Identify the points of control in the infrastructure.
Show how it was done.
This stands in stark contrast to the kind of future that Aral outlined in his energetic presentation. He is striving for a world where technology is smooth and seamless, where an infrastructure of control is acceptable as long as the user experience is excellent. It’s Apple’s App Store today; it’s the starship in Wall·E tomorrow (or possibly the Starship Opryland)—a future where convenience triumphs over inquisitiveness.
As Marshall McLuhan put it “there is no augmentation without an amputation.” In Charles Stross’s Accelerando that is literally true: when the main character—exactly the kind of superhuman cyborg that Aral envisions—has his augmentation stolen, he is effectively mentally and socially retarded.
Julian Oliver’s battle against a convenient but complacent future is clearly shown with Newstweek where William Gibson, Umberto Eco and Philip K. Dick collide in a project that skirts around the edges of morality and legality, hijacking wifi connections and altering news headlines for the lulz.
Then there’s Blast Theory’s current work on the streets of Brighton, A Machine To See With. It’s ostensibly another locative art piece but it may have more in common with a cinematic work like David Fincher’s The Game.
It’s all part of a long tradition of attempting to break down the barrier between the audience and the performance, a tradition that continues with the immersive theatre of Punchdrunk. This reminds me of the ractives in Neal Stephenson’s The Diamond Age, a form of entertainment so immersive that when a troupe attempt to perform a traditional theatrical piece, they run into problems:
The hard part was indoctrinating the audience; unless they were theatre buffs, they always wanted to run up on stage and interact, which upset the whole thing.
It’s a complete inversion of the infamous premier by the Lumière brothers of Arrival of a Train at La Ciotat where, so the myth goes, the audience ran from the theatre in terror.
It’s probably a completely apocryphal story. But as the representative from Time’s Up said at Improving Reality: “Don’t let the truth get in the way of a good story.”
Stories were at the heart of the gaming section of Improving reality. Stored In A Bank Vault, which is currently running in Brighton, was presented as part of PARN: Physical and Alternate Reality Narratives. These are stories where the player is empowered to become the narrator.
There were plenty of good stories in the middle section of Improving Reality too, which began with a look at the past, present and future of cinema from Matt Hanson. Matt’s own remarkable work A Swarm Of Angels bears a striking similarity to “the footage” in Gibson’s Pattern Recognition—both are infused with a spirit of fushigi.
The subject of film funding is currently a hot topic and it’s unsurprising to see that much of the experimentation in this area can be found in sci-fi endeavours such as Iron Sky and The Cosmonaut.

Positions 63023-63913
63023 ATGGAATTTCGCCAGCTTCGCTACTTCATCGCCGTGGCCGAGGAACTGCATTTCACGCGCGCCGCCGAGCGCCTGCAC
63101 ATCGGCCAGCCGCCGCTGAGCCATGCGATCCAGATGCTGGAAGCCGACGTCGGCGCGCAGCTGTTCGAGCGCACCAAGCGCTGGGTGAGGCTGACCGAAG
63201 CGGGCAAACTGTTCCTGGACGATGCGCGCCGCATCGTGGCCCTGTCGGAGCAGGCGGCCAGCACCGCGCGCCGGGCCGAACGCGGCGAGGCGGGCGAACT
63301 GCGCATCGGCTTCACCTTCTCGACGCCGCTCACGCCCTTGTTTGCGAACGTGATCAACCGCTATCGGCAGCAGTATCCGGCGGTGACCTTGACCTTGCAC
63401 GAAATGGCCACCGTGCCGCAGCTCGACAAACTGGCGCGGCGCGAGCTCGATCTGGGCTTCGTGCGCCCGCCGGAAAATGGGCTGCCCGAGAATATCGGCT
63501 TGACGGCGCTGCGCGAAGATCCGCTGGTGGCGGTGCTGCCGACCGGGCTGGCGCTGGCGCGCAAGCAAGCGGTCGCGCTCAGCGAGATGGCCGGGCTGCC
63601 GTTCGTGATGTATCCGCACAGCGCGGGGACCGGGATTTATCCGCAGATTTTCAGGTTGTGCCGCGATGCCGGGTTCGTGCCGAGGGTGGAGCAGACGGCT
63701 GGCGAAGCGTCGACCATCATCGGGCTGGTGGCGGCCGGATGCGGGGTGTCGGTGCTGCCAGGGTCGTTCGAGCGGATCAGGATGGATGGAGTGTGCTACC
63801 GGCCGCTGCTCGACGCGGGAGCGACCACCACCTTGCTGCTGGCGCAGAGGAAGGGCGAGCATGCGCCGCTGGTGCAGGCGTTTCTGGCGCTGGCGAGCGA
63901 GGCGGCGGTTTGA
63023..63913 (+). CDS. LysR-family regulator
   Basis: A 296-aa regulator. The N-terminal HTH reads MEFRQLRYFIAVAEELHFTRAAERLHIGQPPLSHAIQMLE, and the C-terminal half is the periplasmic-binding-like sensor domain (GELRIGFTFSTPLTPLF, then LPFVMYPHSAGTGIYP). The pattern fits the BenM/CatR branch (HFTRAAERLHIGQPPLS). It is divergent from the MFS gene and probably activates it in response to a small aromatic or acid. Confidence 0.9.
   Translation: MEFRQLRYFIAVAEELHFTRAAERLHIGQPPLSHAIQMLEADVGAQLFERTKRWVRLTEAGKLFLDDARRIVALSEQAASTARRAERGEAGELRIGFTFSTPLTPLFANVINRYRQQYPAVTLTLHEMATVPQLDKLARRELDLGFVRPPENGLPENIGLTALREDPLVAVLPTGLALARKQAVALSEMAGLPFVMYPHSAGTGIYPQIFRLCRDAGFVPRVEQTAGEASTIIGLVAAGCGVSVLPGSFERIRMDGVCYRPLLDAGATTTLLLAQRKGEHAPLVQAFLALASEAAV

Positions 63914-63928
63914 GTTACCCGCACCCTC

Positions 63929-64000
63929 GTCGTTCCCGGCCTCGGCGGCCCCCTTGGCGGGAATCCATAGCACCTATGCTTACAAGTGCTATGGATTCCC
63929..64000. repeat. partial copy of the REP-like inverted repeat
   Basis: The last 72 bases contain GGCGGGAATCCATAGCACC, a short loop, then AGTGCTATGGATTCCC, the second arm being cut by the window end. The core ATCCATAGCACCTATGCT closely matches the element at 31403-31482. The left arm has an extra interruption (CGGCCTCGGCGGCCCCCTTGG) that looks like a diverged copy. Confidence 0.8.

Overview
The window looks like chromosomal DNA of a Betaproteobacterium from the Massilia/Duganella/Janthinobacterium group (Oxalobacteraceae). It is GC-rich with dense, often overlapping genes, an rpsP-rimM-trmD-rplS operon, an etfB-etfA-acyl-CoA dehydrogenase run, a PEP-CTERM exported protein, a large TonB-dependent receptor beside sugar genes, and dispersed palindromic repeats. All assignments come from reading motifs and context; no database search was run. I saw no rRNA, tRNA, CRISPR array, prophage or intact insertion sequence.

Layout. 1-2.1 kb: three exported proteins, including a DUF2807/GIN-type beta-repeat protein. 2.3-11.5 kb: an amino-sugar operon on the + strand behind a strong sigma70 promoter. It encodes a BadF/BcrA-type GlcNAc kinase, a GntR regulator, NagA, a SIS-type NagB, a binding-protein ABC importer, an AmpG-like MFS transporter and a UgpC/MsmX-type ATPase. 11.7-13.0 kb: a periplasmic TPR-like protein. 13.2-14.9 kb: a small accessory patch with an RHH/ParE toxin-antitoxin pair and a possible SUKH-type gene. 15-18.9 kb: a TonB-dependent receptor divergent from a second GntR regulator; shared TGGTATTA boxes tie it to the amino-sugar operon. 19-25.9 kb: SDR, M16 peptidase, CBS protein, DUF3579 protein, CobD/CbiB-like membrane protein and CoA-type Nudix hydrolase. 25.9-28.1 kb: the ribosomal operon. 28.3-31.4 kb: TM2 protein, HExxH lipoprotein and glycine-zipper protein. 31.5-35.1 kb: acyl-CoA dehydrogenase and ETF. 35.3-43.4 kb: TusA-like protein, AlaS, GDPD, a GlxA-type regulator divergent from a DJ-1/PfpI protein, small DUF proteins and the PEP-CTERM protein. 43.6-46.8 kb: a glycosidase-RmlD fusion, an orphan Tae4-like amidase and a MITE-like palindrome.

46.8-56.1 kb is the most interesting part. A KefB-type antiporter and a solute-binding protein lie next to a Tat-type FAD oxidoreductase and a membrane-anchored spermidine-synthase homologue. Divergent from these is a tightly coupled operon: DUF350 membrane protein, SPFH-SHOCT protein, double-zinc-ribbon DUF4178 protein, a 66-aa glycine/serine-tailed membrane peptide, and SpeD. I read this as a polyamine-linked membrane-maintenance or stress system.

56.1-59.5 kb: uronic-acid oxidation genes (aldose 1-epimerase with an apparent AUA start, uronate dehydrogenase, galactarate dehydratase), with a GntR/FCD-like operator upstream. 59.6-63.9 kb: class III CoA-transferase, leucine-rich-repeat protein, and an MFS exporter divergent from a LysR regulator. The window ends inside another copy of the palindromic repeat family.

Micropatronage can be very impowering. Where once we were defined (and perhaps judged) by the films we chose to watch and the books we chose to read, now we can define ourselves by the films and books we choose to fund. Instead of judging me by my what’s on my bookshelf or my Last.fm profile, judge me by my Kickstarter profile. Kickstarter is one of those genuinely disruptive uses of the network that’s enabling real creativity and originality to come to the surface in projects like Adrian Hon’s A History Of The Future In 100 Objects.
This change in how we think about funding feels like the second part of a revolution. The first part was changing how we think about distribution.
Jamie King, director of Steal This Film, hammered home just how powerful Moore’s Law has been for film, music and anything else that can be digitised. Extrapolating the trend, he pointed to the year 2028 as the media singularity, when it will cost $5 to store every film ever made on a device that fits in your pocket. He evocatively described this as the moment when “the cloud settles at street level.”
It’s here, at the point where anything can be copied, where the old and new worlds clash head on in the battle for the artificial construct that has been so inaccurately labeled “intellectual property”.
Once again we were shown two potential futures; one of chaos and one of control:
There’s the peer-to-peer future precipitated by Bit Torrent and Pirate Bay where anyone is free to share their hopes and dreams with the entire world …but where no distinction is drawn between a creative work of art and a hate-filled racist polemic.
Then there’s the centralised future of the iPad, a future where people will gladly pay money to climb into a beautifully designed jail cell. You can have whatever you want …as long as it has been pre-approved. So you won’t, for example, ever be able to play Phone Story.
This second future—where your general-purpose computing device is broken—promises to put the genie back in the bottle and reverse the disruptive revolution in distribution and funding.
Thinking about it, it’s no surprise that payment systems are undergoing the same upheavals as distribution systems. After all, money is just another form of information that can be reduced to bits.
The much tougher problem is with atoms.
Until recently this was entirely the domain of science fiction—the post-singularity futures of replicators and cornucopia machines. But even here, with the rise of 3D printing, our science fictional future is becoming more evenly distributed in the present.
Improving Reality closed with a talk from Alice Taylor wherein she demoed the work being done at Makie Lab:
We’re making a new kind of toy: customisable, 3D-printed, locally made, and internet-enabled.